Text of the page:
Not very glorious Gloriana

22 Jun

The Royal Opera House’s performance of Gloriana on 20th June was my third visit to the opera (the others were the old ENO production with Sarah Walker and Opera North’s with Josephine Barstow).  It didn’t disturb my view that the first night audience probably got it about right. There’s an idea that it’s an unjustly neglected masterpiece wrecked by a frosty reception at its opening night by people who didn’t like opera anyway.  Well, lots of operas have survived disastrous first nights but, even though the subsequent performances were allegedly more successful, Gloriana has struggled.  There’ve only been two productions in the UK before this one (only Paul Bunyan and Owen Wingrave have done worse) and, while those were successes, this new production was the first performance here in 20 years and, if the opera is that good, surely it would have happened more often.  And there is only one recording available.  And, after this, I think the reason’s clear: overall and despite some good things, it’s a failure.

The problems were all too apparent in this performance.  William Plomer’s libretto is uneasy in its mock Elizabethan, its silly heroics and a diction that sounds artificial, like some sort 1950s idea of what they would have said.  It struck me that nothing dates more than a previous generation’s view of history.  Then there is the uneasy mixture of styles and locations, giving it almost a pageant or vaudeville feel.  In the Norwich scene absolutely nothing happens.  Lady Essex and Penelope Rich are introduced too late and have little opportunity to make much impression and the ballad singer’s scene just seems to be an odd invention.  Dramatically it doesn’t hold together.

There are, however, two really wonderful scenes – those for Elizabeth and Essex: the first with its eroticism and the second with its regret and bitterness.  The court scene at the end of Act II is enjoyable and, in the right performance, the picture at the end of the Queen left on her own can be striking and moving.  And, there is some glorious music and fine choral opportunities.  But each time that I’ve seen it, I’ve found my mind wandering, wondering when something interesting is actually going to happen.

I felt that Richard Jones’s production actually emphasised these problems while diminishing some of the more interesting parts of the opera.  He sets it in the 1950s with the young Queen Elizabeth II coming to see a performance by what looks like local amateurs.  There was more than a hint of the community of Albert Herring. Schoolchildren come on with cards telling your where each scene is set.  We can see backstage as stage hands change the scene, offstage musicians and prompters play and there is the whole apparatus of a performance.  We aren’t meant to take it too seriously – one of the silly horses from Robert le Diable is clearly performing in the joust.  At the end, Elizabeth II leaves and the curtains open and she and the old Elizabeth I look at each other.  And so this is yet another performance “about” the opera and the time of its performance.  What this says to me is that the director doesn’t feel that there is anything interesting in the opera itself and so he tells you about the making of it.  Didn’t we see this in Donna del Lago and isn’t one production of this sort per season enough?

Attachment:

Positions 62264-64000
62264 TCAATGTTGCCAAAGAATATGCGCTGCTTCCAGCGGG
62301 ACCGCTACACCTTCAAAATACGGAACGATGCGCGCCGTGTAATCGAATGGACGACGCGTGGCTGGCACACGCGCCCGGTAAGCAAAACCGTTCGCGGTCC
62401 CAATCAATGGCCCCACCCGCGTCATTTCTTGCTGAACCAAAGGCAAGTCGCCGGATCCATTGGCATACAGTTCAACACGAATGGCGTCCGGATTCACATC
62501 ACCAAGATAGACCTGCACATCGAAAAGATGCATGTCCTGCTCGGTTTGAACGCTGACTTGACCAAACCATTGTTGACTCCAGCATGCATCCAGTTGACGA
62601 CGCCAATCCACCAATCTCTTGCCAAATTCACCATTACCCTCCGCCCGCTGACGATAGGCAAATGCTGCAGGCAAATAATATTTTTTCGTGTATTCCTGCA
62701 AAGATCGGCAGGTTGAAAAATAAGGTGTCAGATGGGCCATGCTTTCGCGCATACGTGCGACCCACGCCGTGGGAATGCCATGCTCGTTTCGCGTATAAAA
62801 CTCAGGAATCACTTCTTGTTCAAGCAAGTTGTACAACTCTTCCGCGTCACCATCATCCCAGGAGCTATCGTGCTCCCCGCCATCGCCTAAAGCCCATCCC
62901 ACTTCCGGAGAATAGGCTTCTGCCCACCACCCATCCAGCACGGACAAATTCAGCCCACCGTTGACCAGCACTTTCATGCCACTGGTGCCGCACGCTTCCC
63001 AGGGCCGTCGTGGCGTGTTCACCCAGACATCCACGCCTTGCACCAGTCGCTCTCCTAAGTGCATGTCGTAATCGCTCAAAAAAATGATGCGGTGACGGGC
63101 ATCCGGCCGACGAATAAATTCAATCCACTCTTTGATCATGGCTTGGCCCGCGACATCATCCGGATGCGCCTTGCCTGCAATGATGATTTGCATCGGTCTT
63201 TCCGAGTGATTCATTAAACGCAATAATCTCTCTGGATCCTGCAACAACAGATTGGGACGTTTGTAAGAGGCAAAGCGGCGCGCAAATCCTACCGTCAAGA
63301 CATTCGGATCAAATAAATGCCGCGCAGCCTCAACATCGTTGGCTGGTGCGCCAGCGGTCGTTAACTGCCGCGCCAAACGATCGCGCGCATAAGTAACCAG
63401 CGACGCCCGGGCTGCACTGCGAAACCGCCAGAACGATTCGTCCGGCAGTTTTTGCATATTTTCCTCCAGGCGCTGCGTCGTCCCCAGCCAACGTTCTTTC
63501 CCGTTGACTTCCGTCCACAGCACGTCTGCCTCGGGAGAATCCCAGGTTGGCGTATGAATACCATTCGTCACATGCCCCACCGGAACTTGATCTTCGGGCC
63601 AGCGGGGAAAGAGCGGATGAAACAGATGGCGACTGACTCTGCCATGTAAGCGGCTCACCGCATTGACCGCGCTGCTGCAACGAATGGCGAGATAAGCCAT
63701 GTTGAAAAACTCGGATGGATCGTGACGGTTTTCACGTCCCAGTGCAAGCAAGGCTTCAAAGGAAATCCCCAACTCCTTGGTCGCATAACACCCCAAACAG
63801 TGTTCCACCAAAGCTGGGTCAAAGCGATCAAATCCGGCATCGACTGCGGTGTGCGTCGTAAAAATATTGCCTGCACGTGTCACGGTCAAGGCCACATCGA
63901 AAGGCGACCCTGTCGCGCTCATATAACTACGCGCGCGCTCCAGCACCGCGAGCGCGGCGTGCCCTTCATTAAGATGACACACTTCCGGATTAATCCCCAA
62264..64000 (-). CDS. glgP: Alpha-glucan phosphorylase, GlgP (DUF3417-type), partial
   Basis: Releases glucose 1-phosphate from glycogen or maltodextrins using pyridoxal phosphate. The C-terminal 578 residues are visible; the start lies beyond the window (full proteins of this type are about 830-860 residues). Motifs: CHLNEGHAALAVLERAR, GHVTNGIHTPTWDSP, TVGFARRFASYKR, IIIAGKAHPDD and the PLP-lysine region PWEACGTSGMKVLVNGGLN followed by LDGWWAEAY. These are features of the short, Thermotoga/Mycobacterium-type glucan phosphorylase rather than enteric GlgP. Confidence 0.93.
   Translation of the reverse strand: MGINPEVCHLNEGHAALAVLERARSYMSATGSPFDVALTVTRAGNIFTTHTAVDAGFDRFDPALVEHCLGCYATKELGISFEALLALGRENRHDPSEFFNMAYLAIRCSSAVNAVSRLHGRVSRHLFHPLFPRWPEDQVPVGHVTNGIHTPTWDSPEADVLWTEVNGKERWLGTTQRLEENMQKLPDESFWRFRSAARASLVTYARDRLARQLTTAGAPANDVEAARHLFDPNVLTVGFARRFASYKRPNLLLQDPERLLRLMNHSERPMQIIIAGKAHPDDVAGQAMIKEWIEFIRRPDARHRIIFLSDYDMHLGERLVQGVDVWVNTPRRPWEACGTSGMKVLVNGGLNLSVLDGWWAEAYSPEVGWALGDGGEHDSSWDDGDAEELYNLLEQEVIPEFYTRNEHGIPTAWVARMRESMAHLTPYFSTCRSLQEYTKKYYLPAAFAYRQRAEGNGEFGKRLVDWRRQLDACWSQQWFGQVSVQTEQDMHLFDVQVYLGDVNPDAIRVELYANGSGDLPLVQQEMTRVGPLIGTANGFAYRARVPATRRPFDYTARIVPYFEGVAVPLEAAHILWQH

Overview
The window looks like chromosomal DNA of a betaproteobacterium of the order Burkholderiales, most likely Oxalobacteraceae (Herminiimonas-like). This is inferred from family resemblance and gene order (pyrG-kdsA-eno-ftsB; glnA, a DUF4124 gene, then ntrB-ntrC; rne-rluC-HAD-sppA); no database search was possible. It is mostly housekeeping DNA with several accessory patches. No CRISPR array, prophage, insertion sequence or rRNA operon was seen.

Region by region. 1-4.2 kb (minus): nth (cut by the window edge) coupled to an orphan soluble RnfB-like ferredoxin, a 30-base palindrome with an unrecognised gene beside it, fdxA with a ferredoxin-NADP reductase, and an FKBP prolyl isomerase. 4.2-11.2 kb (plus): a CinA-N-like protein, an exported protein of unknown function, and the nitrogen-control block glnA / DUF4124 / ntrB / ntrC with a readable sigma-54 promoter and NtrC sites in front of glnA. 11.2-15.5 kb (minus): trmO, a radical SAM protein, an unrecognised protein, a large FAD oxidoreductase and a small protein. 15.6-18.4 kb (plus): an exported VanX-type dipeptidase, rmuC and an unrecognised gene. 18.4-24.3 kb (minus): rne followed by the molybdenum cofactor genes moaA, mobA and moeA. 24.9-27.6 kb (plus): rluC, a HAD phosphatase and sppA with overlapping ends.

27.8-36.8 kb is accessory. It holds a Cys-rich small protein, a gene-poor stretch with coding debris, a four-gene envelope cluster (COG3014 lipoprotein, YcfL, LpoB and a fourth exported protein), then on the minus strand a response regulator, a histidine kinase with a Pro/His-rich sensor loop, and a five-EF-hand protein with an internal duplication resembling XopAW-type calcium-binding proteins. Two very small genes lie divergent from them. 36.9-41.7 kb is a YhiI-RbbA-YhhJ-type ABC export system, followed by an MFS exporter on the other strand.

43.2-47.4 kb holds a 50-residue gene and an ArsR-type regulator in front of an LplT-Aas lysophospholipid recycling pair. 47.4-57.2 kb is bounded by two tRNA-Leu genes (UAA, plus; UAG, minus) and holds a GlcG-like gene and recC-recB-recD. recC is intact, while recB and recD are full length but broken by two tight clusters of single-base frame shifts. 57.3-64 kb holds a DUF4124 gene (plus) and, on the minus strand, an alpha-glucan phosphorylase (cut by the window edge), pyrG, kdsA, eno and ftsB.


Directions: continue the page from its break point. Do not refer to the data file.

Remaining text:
As ever, it’s a precise piece of work, but also a very cold one.  There wasn’t much tenderness or eroticism in the lute scene and for many of the others it wasn’t easy to tell whether Jones was mocking the characters, the opera or 1950s amateur dramatics.  I felt that the end, which resulted in a gurgle of pleasure from the audience, undercut one of the major premises of the opera – the lonely fading away of the old queen.  It certainly didn’t do anything to rescue the opera.  Indeed, Jones seemed to feel that the opera is simply a mildly interesting celebratory pageant?

At least there was huge pleasure to be got from the musical side.  Paul Daniel conducted the piece for Opera North and obviously knows it well.  He got outstanding playing from the orchestra and superb choral singing.  The cast was great with Toby Spence ideal casting as the impetuous Leicester, Mark Stone great as Mountjoy, Clive Bayley a strong Raleigh, Patricia Bardon committed and intelligent as Lady Essex and Kate Royal very fine indeed as Penelope Rich.  Andrew Tortise as the Spirit of the Masque was also really outstanding and Brindley Sherratt excellent as the Ballad Singer.  And there was a towering performance from Susan Bullock as Elizabeth I – her steely voice with its bright, clear top sounded absolutely right for the role and made an interesting contrast to rather darker tones of Sarah Walker and Josephine Barstow.  Every word was crystal clear.  For much of the time, however, I kept thinking what a wonderful Lady Billows she would make, how there were more than the makings of a fine cast of Albert Herring here, and how I’d much rather be seeing that.

So, for me, a disappointment and an evening that convinced me that I really wouldn’t mind much if I never saw the opera again.  The audience reaction at the end suggested I was in a minority but a number had left at the interval.  I’d love to know if any people who were present at that first run, sixty years ago, came to see it here and what they thought then and think now.

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